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The Most Important Art in American Art
This dramatic landscape exemplifies the work of the Hudson River School. A stunning vista of rocky outcrops and precipitous mountains opens upon a waterfall, in the center right, breaking into a luminous pool that flows into the ocean on the left. A craggy ancient tree frames the right border, its twisted limbs curving vertically toward the darkly portentous sky. Native American figures, dressed in animal hides and armed with bows, occupy the lower third of the canvas, one outlined against the pink and blue patch of sky on the left, the others located beneath the two prominent trees. As art historians Elizabeth Mankin Kornhauser and Tim Baring wrote, the work is "a fine essay in the sublime: the rough, uncultivated landscape and dark, rolling clouds...convincingly represents an untamed wilderness." Precise detail reflects the influence of Naturalism, while what the artist described as its "flashing chiaroscuro and a spirit of motion pervading the scene, as though nature was just waking from chaos," reflects a Romanticist inspiration.
Art historian Carl Pfluger wrote that Cole "virtually invented a new style of landscape, specializing in views of the wilderness." The artist described the painting as "a vision of the earliest form of society, the 'perfect state' of nature, with appropriate savage figures." The portrayal of Native Americans and the description of them as "savage" played into the growing mythology of uncultured peoples who on one hand added something like authenticity to the landscape but on the other were not "civilized" enough and had to be removed as settlers moved West during the era of Manifest Destiny. Cole and the Hudson River School significantly influenced American environmental movements, as well as new art directions, including American Regionalism and Group f/64. Contemporary artists Charles LeDray, Stephen Hannock, and Angie Keifer have repurposed Cole's works, as seen in LeDray's Empire (2015).
Bellows' Cliff Dwellers, with its depiction of the gritty vitality of slum life, exemplifies the Ashcan School. In a neighborhood of tenement buildings, its denizens crowd into the streets, engaged in a variety of activities; some women and children sit on the steps, a mother admonishes her child at center, while working men and a street vendor throng in the background. Only a touch of horizon and sky remains between the vertical rows of apartments and the network of clotheslines that diagonally cross the street from building to building. As the people gather outside to avoid the heat in the stifling apartments, the brushwork, vibrant and vigorous, creates a sense of physicality. Apartment dwellers can be glimpsed in the upper levels of the buildings, as they seem to be caught up in private conversations or lean out of their apartment windows. The work reflects the impact of immigration in the era, as recent arrivals were densely crowded into slum neighborhoods. Yet as art critic Michael Kimmelman writes, "the joylessness of the subject is undercut by the soft light that streams into the scene and by the characters on the stoops and in the streets whom Bellows endows with more charm than misery."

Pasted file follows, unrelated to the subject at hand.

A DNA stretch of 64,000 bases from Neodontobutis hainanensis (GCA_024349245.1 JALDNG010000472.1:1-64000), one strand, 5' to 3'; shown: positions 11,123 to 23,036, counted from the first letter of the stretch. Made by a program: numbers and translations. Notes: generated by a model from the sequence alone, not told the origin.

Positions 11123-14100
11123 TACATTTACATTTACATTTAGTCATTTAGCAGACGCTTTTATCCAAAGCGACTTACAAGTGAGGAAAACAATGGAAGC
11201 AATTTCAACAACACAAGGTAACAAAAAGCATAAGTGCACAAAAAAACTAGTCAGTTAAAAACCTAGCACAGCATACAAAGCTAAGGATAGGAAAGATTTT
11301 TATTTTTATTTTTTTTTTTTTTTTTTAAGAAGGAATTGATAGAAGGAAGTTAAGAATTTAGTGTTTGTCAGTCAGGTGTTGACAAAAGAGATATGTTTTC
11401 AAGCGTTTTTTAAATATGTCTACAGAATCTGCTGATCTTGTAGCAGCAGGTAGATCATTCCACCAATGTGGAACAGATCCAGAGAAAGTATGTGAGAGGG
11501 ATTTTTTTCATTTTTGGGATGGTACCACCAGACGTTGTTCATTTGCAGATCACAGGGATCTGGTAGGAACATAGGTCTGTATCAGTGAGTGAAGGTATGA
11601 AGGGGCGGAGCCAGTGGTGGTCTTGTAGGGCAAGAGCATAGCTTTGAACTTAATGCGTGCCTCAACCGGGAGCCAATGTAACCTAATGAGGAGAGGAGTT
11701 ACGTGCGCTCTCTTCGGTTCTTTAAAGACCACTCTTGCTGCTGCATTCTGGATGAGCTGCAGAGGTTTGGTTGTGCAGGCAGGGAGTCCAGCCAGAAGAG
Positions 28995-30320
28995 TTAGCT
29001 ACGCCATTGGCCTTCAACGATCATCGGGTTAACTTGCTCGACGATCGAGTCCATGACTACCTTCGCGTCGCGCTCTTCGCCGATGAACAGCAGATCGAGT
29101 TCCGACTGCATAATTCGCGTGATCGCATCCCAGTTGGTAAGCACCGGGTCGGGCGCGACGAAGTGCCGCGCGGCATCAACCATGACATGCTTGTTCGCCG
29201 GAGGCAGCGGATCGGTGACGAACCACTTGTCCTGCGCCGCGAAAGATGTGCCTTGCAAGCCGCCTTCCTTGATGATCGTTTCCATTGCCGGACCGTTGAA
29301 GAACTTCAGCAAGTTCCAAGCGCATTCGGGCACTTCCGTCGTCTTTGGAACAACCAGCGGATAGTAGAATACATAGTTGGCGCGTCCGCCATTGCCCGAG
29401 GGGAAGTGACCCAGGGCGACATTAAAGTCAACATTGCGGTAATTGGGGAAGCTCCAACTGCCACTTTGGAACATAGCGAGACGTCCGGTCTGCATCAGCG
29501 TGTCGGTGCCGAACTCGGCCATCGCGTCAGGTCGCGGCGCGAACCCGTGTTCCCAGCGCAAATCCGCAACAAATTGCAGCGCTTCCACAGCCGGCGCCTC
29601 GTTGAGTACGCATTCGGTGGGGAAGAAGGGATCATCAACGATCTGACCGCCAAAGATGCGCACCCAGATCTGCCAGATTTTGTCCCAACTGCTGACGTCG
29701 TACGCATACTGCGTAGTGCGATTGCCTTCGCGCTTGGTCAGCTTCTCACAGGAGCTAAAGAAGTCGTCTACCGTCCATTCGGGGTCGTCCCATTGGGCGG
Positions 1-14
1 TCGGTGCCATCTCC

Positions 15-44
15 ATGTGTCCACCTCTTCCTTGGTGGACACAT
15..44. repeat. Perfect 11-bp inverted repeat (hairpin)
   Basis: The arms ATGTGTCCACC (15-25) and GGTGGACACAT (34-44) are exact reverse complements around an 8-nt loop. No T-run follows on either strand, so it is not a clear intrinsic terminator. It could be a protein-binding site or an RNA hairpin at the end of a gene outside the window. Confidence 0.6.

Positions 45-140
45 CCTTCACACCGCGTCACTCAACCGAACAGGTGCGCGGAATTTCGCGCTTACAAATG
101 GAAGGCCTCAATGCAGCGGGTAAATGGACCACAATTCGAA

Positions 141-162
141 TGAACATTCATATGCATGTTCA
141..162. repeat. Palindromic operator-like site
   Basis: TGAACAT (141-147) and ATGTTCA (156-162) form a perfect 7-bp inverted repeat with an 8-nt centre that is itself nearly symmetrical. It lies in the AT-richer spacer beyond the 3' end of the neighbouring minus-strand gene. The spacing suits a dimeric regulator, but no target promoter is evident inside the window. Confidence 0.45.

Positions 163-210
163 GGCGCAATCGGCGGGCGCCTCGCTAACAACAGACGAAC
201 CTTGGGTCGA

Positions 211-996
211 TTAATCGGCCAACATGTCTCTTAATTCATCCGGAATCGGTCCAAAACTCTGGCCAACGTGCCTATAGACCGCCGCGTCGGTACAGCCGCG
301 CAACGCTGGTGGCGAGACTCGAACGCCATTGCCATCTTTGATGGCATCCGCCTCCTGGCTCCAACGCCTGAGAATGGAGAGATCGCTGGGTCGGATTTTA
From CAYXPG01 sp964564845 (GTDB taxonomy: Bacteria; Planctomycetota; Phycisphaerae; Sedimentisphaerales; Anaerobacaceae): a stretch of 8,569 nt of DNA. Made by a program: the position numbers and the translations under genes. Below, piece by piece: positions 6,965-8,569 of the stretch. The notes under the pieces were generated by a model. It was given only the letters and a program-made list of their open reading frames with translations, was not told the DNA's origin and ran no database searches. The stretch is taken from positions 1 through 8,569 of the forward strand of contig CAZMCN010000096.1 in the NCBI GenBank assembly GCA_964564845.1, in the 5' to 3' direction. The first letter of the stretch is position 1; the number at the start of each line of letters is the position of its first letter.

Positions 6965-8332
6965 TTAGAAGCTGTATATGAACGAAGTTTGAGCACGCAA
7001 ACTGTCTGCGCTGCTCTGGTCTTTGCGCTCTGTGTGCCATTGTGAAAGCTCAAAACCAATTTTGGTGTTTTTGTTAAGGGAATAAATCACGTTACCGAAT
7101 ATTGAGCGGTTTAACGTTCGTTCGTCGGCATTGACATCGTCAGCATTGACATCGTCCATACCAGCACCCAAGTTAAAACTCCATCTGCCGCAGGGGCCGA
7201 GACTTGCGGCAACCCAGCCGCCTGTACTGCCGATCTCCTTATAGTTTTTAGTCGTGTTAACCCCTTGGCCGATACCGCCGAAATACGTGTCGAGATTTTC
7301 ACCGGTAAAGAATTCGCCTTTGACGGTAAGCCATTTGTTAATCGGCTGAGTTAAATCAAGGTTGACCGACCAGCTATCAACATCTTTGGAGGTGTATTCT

Part of the second generation of the Ashcan School, Bellows used the group's then favored strategies in this work, employing a geometric compositional scheme as well as the "chords," or triads of complementary colors expounded by Hardesty G. Maratta's color theory. Yet, his fluid brushwork and vibrant color made his work distinctive, as he conveyed the robust swagger and energy of working class life.
This photograph has become famous both as a cultural document of immigration to America and as a pioneering work of American modernism and Straight Photography. The image is cropped to emphasize the diagonals of the gangplank horizontally crossing the frame while intersecting the massive column on the left, echoed by the stairway on the right intersecting the horizontal planes of the upper deck. The upper level, reserved for the well-to-do, seems peopled primarily by men, the shape of their hats catching the light as they look down into the steerage, where women and children, along with clothing hanging up at the left, create a sense of a lived-in space like a crowded tenement. Though the work highlights class and gender divisions, Stieglitz was primarily interested in its formal qualities, as its sharp focus converged on intersecting planes, shapes, and angles.
Around 1900 Stieglitz began using large format cameras and considered this his first truly "modernist" picture, as he said, "Intensely direct. Not a trace of hand work on either negative or prints. No diffused focus. Just the straight goods." He published the photo in Camera Work in 1911 along with several of his other photographs.